Illustration by Wade Mickley88% say yesTrails are about releasing the spirit, not simply training the body. I run “on” the road; I run “with” the trail. There is no activity more primal than running in the woods. It reminds me that we are animals. When I run on the road, my legs and lungs are the most engaged parts of my body. When I run on a trail, I watch for rocks, roots, snakes, deer, and changes in the lay of the land. I smell wet leaves and pine resin. Trail running engages my whole body; it makes it sharper and looser. When I run on the road, I’m being dutiful and dedicated. When I run on a trail, I am wild and free.—Chris Alexander, Davidson, N.C. Adventure in the rugged outdoors always trumps the challenges that lay ahead on polished urban landscapes. Nothing beats being enveloped by the living forest, then feeling the raw earth crunching and shifting below, and inhaling the fresh oxygen rushing in to relieve overworked, burning lungs. However, road sports get more attention because spectators can watch them easier—plopping down beside the road or in front of their TV.—Jonathan Poston, Asheville, N.C. Leaving the stresses of a job and society for a few minutes—whether it be on a mountain bike or on foot—gives me a connection to something greater than any human can build. Most trails that I visit on a regular basis run with the topography of the land and provide a greater physical challenge than simply running or biking on asphalt.—Clint Ivester, Dallas, Ga. While being better for your overall physical self, trail sports also provide a better, safer atmosphere. They are primitive and enriching. We should appreciate our forests and trails while they’re still there, because they are being assaulted by development and commerce on all fronts.—Nikki McDuffee, Stanardsville, Va.I have run several road marathons over the years, and I have found that my knees and other joints aren’t as receptive to the pounding they must take on the asphalt. What running I do now is on trails. The ground has a lot more give, and the scenery is much nicer.—Karl Kunkel, High Point, N.C.I prefer to run and mountain bike on trails away from fuel-burning vehicles. Inhaling those fumes can’t be good for my health. A road run or ride may do more harm than good to my lungs.—Torrey Coffey, Loganville, Ga.———-12% say noWhile I enjoy the solitude of running in the woods, I have more fun during the experience of larger road races. At some of my favorites, like the Army 10-Miler in Washington, D.C., and the Peachtree Road Race in Atlanta, tens of thousands of runners congregate in a single spirit. The energy is amazing at these bigger races, and I feel like I am attending a festival. It takes my mind off the physical challenges of the distance and lets me just enjoy being a runner.This is what running is all about—going out and having a great time with some like-minded people. It’s also fun to get the encouragement of huge cheering crowds and take in the sights, including many of our country’s greatest historical landmarks. The best way to see a city is on foot with thousands of running friends.—Rick Moore, Alexandria, Va.I rely on road sports for exercise—mostly out of convenience. I need to run after long days at work to clear my head and relieve stress, but living in a city doesn’t give me the luxury of being able to quickly access a secluded wooded trail. The urban jungle certainly has its disadvantages—inconsiderate drivers, smog, and a lack of scenery—but I’ll take it over the confines of a stuffy, overpriced gym.—Mary Graves, Atlanta, Ga. I’d rather head to the track than the trail. For me, running is all about speed and pushing myself to my absolute limits. I love to see how fast I can sprint, and I just can’t do that on trails with a lot of rocks and roots. The same goes for races. I just can’t post a PR on a rugged mountain course, so I stick to the pavement where I can satisfy my need for speed.—Adam Harvey, Charleston, S.C.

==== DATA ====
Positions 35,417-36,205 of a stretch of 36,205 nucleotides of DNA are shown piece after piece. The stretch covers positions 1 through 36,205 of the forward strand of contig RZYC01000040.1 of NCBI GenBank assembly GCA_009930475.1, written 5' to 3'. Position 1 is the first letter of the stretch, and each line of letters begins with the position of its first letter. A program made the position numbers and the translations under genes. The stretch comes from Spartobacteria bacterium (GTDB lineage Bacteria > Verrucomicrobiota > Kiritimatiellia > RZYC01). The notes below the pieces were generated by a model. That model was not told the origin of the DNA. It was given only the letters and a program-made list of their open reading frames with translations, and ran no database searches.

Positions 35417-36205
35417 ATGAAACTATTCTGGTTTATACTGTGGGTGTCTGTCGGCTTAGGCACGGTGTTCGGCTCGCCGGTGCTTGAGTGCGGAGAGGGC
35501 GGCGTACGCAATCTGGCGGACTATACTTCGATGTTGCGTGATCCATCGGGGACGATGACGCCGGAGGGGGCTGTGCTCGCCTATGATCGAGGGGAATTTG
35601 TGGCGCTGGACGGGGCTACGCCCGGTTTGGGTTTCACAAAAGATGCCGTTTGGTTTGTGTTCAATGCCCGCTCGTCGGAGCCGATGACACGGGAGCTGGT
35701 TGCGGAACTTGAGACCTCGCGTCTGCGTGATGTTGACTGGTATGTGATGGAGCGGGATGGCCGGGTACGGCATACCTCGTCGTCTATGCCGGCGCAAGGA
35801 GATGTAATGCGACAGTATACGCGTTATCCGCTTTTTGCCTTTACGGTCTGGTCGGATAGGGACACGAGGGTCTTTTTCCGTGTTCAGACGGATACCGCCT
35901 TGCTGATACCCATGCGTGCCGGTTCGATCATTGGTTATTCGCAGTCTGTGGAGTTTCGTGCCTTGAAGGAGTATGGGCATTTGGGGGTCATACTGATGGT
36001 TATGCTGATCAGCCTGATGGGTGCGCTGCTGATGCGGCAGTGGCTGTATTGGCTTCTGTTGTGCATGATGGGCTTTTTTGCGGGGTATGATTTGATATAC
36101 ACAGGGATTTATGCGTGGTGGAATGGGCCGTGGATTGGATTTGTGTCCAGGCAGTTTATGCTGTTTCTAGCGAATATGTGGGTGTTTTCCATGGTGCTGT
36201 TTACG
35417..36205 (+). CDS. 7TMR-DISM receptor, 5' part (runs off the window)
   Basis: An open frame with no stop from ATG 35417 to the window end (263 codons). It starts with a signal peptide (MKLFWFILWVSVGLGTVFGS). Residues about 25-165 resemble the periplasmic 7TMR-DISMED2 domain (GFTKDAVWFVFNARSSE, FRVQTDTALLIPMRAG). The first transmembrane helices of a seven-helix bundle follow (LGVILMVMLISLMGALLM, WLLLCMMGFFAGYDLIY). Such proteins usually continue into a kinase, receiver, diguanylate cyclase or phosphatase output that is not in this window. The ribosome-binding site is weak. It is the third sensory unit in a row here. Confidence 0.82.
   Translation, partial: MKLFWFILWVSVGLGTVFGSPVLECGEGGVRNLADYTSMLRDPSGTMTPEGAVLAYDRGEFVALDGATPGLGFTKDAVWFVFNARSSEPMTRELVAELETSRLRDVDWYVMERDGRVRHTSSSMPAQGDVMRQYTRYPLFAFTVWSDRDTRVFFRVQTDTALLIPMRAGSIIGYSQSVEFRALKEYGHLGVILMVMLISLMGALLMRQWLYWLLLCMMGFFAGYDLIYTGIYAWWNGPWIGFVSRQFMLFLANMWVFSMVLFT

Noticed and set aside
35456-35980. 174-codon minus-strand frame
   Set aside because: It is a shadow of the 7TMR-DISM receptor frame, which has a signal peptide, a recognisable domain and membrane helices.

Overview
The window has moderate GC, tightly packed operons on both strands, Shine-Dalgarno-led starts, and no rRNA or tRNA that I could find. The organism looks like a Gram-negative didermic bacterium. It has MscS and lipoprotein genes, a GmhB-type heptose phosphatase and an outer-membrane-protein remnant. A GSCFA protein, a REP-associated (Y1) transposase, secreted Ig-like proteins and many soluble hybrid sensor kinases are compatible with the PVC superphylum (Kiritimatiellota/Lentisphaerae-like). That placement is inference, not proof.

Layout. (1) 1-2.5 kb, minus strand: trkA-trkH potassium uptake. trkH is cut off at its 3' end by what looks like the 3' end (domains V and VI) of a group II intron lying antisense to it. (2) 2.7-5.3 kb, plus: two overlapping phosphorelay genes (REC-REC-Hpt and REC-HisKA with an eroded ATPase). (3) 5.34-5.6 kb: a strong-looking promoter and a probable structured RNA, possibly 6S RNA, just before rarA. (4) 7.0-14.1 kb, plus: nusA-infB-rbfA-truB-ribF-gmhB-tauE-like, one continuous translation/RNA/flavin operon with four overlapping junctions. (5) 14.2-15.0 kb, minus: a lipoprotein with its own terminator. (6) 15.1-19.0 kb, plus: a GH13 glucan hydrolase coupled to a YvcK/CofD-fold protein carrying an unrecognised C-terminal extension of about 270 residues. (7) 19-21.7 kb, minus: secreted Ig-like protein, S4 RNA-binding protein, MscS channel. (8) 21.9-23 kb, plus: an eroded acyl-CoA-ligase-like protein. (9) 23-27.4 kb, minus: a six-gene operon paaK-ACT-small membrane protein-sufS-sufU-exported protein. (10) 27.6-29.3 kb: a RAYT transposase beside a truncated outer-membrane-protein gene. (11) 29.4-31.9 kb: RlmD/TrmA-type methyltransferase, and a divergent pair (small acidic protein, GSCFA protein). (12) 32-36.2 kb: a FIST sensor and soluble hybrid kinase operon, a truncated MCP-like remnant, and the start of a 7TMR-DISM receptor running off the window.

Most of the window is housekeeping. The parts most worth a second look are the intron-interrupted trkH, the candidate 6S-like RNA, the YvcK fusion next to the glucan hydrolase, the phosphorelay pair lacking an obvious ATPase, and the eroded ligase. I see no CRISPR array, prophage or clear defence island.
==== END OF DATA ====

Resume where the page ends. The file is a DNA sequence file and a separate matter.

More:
Hill-Rom has purchased TRUMPF Medical, based in Germany.Hill-Rom announced today the signing of a definitive agreement to purchase TRUMPF Medical.The Batesville-based company acquired the medical unit The medical unit of the privately held TRUMPF Group, for approximately $250 million in cash.The transaction is expected to close late in the Company’s fiscal fourth quarter and will be immediately accretive to adjusted earnings per share.TRUMPF Medical, based in Germany, provides a portfolio of well-established operating room (OR) infrastructure products such as surgical tables, surgical lighting, and supply units. Hill-Rom’s surgical portfolio already includes leading products for surgical safety and efficiency such as Bard-Parker scalpels, the Allen Advance Spine Table, patient positioning accessories, surgical supplies and surgical fluids management systems.The addition of TRUMPF Medical’s line of integrated OR solutions doubles Hill-Rom’s surgical portfolio with market leading operating room products and positions the company to capitalize on new customer partnerships. This acquisition also strengthens the Company’s geographic footprint in high-growth markets, including Asia/Pacific, the Middle East, Eastern Europe, and Latin America.“The acquisition of TRUMPF Medical reflects our focused and disciplined strategy to pursue acquisitions that capitalize on Hill-Rom’s brand equity in targeted areas, diversify our portfolio and meet our objectives for growth and value creation,” said John J. Greisch, President and CEO of Hill-Rom.“The TRUMPF Medical business expands our portfolio beyond patient handling and mobility with innovative solutions for the operating room and diversifies our revenue stream with a sizable international surgical platform that will allow us to capitalize on emerging market growth. As a result, we will be able to leverage our existing sales channels and customer relationships in order to better address their needs. We look forward to playing an even greater role in improving patient care achieving greater levels of efficiency and reducing healthcare costs.”
1 West Ham’s Andy Carroll is set for another spell on the sidelines Andy Carroll’s nightmare spell at West Ham has taken a turn for the worse after it was revealed he would miss the next four months with ankle ligament damage.The Hammers had already revealed their £15million club-record signing would miss the rest of their pre-season tour to New Zealand as a precautionary measure.However, Jack Sullivan – son of West Ham co-owner David Sullivan – revealed on Twitter the problem was a lot more serious.He wrote: “Very bad news regarding AC. Torn ligaments in his ankle… Operation tomorrow with top surgeon in USA… Will be playing in 4 months.”Carroll later confirmed the news on the social media website, writing: “Going under the knife tomorrow morning and absolutely devastated to be missing the start of the season!!”The Hammers signed the Liverpool striker last summer despite the fact he was still carrying a heel problem, which meant he did not appear until January. Carroll then only mustered 15 Premier Leauge games last season, scoring just two goals.Manager Sam Allardyce was forced to persevere last season without his star striker, though, he has acted quickly this summer to make sure history does not repeat itself by signing Mauro Zarate and Enner Valencia.